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Opt-ions Four

We’re at the turning point in our discussion on the blogosphere and social media.


Image: Ali T via Flickr

There used to be a guy who worked at Politics and Prose — my favourite bookstore — who knew my reading habits so well that he could recommend or dismiss with frightening accuracy.  Let’s call him Bookstore Boy.  There were books that he saved me from buying (and when I checked them out of the library, he was totally right — I returned them without reading them) and others that I would have never found if he hadn’t pointed them out.  He introduced me to Jasper Fforde (and made the store a lot of money because that man wrote a lot of books) and kept me away from… well… I won’t list those authors here out of politeness.  Mostly because what he was telling me was that he didn’t think I would enjoy those books.  And he was almost always right.

I really appreciated Bookstore Boy and was amazed that he could do this for so many customers.  I wasn’t the only person who got his recommendations.  Somehow he kept all his regular customer’s preferences inside his brain.  And yeah, I probably bought more books that I would have under other circumstances because I felt honoured that someone paid close attention to my reading habits and could pinpoint which pieces of traditional literature I would enjoy and which ones would bore me.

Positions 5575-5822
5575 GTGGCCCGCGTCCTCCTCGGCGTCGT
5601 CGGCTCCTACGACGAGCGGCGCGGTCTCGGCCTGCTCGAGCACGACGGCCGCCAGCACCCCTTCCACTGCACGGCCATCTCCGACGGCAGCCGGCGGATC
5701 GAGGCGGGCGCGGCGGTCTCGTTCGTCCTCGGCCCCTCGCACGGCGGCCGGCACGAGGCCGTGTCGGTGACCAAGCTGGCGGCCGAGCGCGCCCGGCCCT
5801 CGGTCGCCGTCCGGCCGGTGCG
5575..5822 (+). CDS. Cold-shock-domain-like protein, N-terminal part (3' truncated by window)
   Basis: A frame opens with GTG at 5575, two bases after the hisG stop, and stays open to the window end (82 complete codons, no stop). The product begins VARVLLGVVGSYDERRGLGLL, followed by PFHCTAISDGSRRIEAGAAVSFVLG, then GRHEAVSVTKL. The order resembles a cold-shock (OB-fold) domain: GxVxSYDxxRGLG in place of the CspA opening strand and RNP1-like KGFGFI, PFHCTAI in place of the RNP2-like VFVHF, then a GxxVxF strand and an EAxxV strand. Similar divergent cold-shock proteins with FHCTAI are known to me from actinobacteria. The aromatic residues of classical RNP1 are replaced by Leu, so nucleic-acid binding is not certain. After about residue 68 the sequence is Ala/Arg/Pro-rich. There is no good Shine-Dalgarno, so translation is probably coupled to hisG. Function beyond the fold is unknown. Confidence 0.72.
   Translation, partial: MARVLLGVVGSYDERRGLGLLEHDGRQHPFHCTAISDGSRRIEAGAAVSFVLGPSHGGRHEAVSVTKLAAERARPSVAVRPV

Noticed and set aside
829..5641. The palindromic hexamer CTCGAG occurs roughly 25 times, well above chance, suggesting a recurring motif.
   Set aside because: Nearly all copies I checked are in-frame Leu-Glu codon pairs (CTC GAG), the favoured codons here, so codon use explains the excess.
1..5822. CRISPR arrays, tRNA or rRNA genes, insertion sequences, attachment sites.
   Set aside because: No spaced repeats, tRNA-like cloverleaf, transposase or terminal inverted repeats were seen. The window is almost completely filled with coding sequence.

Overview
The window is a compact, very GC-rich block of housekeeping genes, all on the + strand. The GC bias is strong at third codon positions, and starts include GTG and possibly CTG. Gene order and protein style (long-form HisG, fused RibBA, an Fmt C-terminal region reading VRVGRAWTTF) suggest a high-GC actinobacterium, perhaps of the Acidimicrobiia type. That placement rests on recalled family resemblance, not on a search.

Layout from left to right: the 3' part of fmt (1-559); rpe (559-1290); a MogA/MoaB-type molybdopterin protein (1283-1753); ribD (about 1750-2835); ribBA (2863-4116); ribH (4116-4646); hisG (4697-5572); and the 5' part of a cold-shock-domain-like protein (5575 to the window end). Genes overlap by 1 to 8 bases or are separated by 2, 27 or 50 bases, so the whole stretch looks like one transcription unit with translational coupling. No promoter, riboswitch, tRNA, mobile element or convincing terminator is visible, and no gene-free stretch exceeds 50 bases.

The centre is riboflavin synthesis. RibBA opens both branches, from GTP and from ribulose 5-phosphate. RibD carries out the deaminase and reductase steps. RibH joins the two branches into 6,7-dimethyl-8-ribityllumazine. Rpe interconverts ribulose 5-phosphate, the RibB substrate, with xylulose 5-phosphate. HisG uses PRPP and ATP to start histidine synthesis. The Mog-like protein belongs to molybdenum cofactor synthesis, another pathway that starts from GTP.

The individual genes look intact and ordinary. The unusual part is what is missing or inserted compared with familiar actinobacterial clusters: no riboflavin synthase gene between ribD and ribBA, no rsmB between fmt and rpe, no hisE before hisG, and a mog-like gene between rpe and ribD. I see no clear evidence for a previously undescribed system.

Bookstore Boy no longer works there.  The current staff no longer knows me.  It definitely has affected my shopping habits to be without his guidance.

It felt good when Bookstore Boy paid attention to me and curated my reading list, so I don’t know why it feels like such a violation when a data mining company amasses a list of my preferences using an algorithm and tries to feed me advertisements they think would resonate with me.  Especially since I put that information out there.  Bookstore Boy operated under a lot of guesswork as to which books would resonate with me, because he knew it wasn’t just subject matter.  That the voice of the narrator played a huge role in whether or not I connected with the book.  There was a much greater chance for Bookstore Boy to get it wrong, but I never minded when he stepped in to take a book out of my hands and replace it with something he thought I’d like more.  Whereas data companies are merely feeding me — via ads on the side of Facebook or Gmail — what I already said I liked.

With the Bookstore Boy, it was flattering.

With the data mining company, it feels like a violation.

When Bookstore Boy told me I would like Jasper Fforde, I confidently purchased the first book on his recommendation.

When Barnes and Noble tells me that I may like this author, it feels like a stalker breathing down my neck.

Data mining companies have — on average — about 1500 pieces of information about you.  Yes, you.

That’s a lot of information.  There are a little under 314 million Americans.  That means that they have at least 1,500 pieces of information on about 2/3rds of all Americans.  And less information — but they still have information — on 1/3rd of all Americans.  If you are currently an adult living in the US that uses the Internet, chances are you fit into that 2/3rds category.